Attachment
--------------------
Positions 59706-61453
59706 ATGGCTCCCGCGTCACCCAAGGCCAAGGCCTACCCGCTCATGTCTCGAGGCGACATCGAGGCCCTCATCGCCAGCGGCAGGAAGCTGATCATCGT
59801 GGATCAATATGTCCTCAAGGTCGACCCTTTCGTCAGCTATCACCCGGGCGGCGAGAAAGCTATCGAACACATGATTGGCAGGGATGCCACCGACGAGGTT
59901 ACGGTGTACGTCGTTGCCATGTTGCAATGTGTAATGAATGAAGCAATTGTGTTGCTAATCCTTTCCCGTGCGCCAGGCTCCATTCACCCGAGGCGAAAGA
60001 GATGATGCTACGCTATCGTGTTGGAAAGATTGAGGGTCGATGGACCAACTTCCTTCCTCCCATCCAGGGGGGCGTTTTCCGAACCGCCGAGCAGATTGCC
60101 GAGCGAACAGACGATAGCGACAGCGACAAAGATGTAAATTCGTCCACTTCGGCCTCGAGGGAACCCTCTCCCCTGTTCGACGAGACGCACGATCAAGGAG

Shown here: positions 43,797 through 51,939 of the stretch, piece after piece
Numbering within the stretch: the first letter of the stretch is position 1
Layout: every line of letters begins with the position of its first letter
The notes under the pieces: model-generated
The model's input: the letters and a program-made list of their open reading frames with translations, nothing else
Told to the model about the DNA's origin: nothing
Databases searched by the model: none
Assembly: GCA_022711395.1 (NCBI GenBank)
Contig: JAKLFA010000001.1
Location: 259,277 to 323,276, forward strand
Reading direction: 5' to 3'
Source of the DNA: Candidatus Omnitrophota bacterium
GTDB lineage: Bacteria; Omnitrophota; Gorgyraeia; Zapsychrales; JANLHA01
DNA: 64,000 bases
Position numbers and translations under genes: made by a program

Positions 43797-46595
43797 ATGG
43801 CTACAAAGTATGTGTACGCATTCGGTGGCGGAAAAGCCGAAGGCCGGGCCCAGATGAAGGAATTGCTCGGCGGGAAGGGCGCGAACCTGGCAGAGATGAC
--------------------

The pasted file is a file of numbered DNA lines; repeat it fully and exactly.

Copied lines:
Positions 59706-61453
59706 ATGGCTCCCGCGTCACCCAAGGCCAAGGCCTACCCGCTCATGTCTCGAGGCGACATCGAGGCCCTCATCGCCAGCGGCAGGAAGCTGATCATCGT
59801 GGATCAATATGTCCTCAAGGTCGACCCTTTCGTCAGCTATCACCCGGGCGGCGAGAAAGCTATCGAACACATGATTGGCAGGGATGCCACCGACGAGGTT
59901 ACGGTGTACGTCGTTGCCATGTTGCAATGTGTAATGAATGAAGCAATTGTGTTGCTAATCCTTTCCCGTGCGCCAGGCTCCATTCACCCGAGGCGAAAGA
60001 GATGATGCTACGCTATCGTGTTGGAAAGATTGAGGGTCGATGGACCAACTTCCTTCCTCCCATCCAGGGGGGCGTTTTCCGAACCGCCGAGCAGATTGCC
60101 GAGCGAACAGACGATAGCGACAGCGACAAAGATGTAAATTCGTCCACTTCGGCCTCGAGGGAACCCTCTCCCCTGTTCGACGAGACGCACGATCAAGGAG

Shown here: positions 43,797 through 51,939 of the stretch, piece after piece
Numbering within the stretch: the first letter of the stretch is position 1
Layout: every line of letters begins with the position of its first letter
The notes under the pieces: model-generated
The model's input: the letters and a program-made list of their open reading frames with translations, nothing else
Told to the model about the DNA's origin: nothing
Databases searched by the model: none
Assembly: GCA_022711395.1 (NCBI GenBank)
Contig: JAKLFA010000001.1
Location: 259,277 to 323,276, forward strand
Reading direction: 5' to 3'
Source of the DNA: Candidatus Omnitrophota bacterium
GTDB lineage: Bacteria; Omnitrophota; Gorgyraeia; Zapsychrales; JANLHA01
DNA: 64,000 bases
Position numbers and translations under genes: made by a program

Positions 43797-46595
43797 ATGG
43801 CTACAAAGTATGTGTACGCATTCGGTGGCGGAAAAGCCGAAGGCCGGGCCCAGATGAAGGAATTGCTCGGCGGGAAGGGCGCGAACCTGGCAGAGATGAC